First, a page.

African-American leaders protest Senate’s immigration bill

Neil Munro White House Correspondent
Font Size:

WASHINGTON – Wednesday, a coalition of black leaders slammed an effort by a D.C. progressive group to exclude them from the growing controversy over the immigration overhaul, which they say will put millions of blacks out of jobs.

The response came after Wade Henderson, who heads the D.C.-based Leadership Conference on Civil and Human Rights, released an April 24 statement that denigrated the black leaders as unrepresentative and divisive.

“Divisive and baseless rhetoric has no place in a serious national conversation about immigration reform,” Henderson said.

The attack was included in a press release that called the African American Leadership Council a “fringe group … [whose] views are extreme outliers among African Americans and the general public.”

“Talk to 20 black folks who are not paid by the left … and you will find that brother Henderson is on the wrong side of an 80/20 [polling] issue,” replied Vernon Robinson, a former councilman from Winston-Salem in North Carolina, former U.S. Air Force officer, and member of the coalition who spoke at the National Press Club on Wednesday.

“The elite leadership is not the same as the black grassroots,” Frank Morris, the former executive director of the Congressional Black Caucus Foundation and a progressive opposed to the Senate bill.

“A political Judas will say anything in D.C. … they’re for their 30 pieces of silver and at the end of the day they’ve betrayed our community,” countered Kevin Martin, a member of Project 21, which is run by the conservative National Center for Public Policy Research think-tank.

The coalition held a press conference at the National Press Club to protest the Senate’s pending immigration bill.

The complex bill would provide a multi-stage amnesty to at least 11 million illegal immigrants and allow another 4.7 million foreigners now waiting for a visa into the country. The bill would also greatly increase today’s annual inflow of one million permanent immigrants and employer-sponsored agricultural workers, blue-collar workers and college-educated professionals.

Currently, African-American unemployment is at least 13 percent — or twice as high as white unemployment. But under different measures the rate can be far higher. For example, less than half of male high-school dropouts have full-time jobs. (ANALYSIS: In Obama’s economy, immigrants outpace native-born Americans)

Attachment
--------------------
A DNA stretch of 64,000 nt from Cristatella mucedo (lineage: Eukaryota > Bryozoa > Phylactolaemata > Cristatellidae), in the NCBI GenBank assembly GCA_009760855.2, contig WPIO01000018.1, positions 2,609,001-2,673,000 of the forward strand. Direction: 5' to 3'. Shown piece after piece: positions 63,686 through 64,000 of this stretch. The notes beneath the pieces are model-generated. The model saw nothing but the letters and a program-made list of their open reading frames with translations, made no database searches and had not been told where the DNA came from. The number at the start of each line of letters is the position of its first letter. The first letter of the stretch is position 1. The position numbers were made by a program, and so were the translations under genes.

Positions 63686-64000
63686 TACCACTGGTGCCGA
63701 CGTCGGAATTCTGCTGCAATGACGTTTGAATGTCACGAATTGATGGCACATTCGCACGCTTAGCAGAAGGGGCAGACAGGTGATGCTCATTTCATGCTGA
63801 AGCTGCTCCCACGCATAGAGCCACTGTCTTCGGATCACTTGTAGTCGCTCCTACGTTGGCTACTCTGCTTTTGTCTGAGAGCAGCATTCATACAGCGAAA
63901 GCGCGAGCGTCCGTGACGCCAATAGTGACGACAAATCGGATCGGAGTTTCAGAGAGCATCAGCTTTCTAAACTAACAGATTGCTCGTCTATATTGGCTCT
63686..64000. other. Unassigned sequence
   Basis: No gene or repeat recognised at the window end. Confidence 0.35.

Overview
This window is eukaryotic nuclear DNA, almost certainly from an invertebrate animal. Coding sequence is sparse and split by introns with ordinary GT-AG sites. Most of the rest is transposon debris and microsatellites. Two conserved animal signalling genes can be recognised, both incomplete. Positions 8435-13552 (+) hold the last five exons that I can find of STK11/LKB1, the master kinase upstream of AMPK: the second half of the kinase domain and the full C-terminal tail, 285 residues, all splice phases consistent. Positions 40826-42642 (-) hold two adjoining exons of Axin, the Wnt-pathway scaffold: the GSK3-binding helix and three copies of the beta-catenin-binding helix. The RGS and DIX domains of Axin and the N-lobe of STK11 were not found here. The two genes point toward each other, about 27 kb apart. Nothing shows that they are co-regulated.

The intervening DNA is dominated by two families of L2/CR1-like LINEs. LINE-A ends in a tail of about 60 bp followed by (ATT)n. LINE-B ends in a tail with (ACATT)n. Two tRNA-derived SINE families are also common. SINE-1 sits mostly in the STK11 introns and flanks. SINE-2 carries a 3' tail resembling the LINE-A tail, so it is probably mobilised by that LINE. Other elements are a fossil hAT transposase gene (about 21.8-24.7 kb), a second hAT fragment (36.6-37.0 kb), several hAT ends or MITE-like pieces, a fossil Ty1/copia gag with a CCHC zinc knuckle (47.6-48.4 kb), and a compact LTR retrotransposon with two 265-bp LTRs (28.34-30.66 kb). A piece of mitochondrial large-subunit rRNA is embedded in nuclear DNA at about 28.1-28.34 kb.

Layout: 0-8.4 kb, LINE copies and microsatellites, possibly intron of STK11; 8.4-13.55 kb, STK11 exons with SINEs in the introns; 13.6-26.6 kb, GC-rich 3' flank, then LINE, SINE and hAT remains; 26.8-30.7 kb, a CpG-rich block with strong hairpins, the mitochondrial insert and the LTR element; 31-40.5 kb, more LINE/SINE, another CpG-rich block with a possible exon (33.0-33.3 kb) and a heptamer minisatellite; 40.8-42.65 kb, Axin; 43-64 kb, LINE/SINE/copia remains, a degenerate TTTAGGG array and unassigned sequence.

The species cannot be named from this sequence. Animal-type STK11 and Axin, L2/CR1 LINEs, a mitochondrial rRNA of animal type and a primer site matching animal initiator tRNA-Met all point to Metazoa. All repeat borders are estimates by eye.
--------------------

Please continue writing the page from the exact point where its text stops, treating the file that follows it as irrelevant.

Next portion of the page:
Polls show that many or most Americans are alarmed about the economic impact of immigration, even as many also say they would accept amnesty in exchange for a guaranteed government clampdown on the hiring of illegal immigrants. However, some polls also show the few Americans believe the government will stop the hiring of illegals.

In February, Henderson acknowledged the fear among African-Americans, trying to assuage it. “I think many in the African-American community fear that by regularizing these undocumented workers, that to some degree, they’ll be displaced,” he told American Urban Radio Networks reporter April Ryan. “We know that is a fear … [but] by enforcing the law in ways that protect all workers, those workers in particular, and African-Americans workers most notably, will benefit from the kind of immigration reform,” he said.

Polls have not asked people whether they approve of the large-scale legal inflow allowed by the Senate bill.

The Senate’s bill is strongly supported by businesses, progressive groups and some on the center-right, led by Florida Republican Sen. Marco Rubio.

“Actual civil rights leaders view immigration reform as a defining civil and human rights issue of our time,” read Henderson’s April statement.

“We know that the nation’s immigration system is broken and that the status quo does not serve our economic or long-term interests … we are stronger when we focus on real solutions that work and on the values that unite us,” he said.

Some members of Congress’ Black Caucus have come out in support of the bill. Most, however, are staying quiet while the bill is debated in the Senate.

The coalition’s members said they represent many African-Americans, and that the bill will damage African-Americans’ economic prospects and communities.

“Defending the interest of our community does not imply hostility to others,” William Ownes, the president of the Coalition of African American Pastors, said at the press club event.

“I say black unemployment is double what it should be, and to bring in massive immigration is an injustice,” he said.

“The only time there is equal opportunity [for blacks] is when there is a tight labor market,” the liberal Morris added.

The coalition’s leaders urged African-Americans to protest the bill, and to press African-American legislators in Congress to vote against the measure.

From 1998 to 2000, wages for low-skill workers rose because employers had to compete in the hiring market. Since then, the inflow of immigrants has increased, and wages have remained flat.

If the Senate’s bill passes, the number of unemployed workers will increase and blacks “will never see in their lifetime the kind of tight labor market that will provide opportunities for our less skilled and less educated,” Morris said.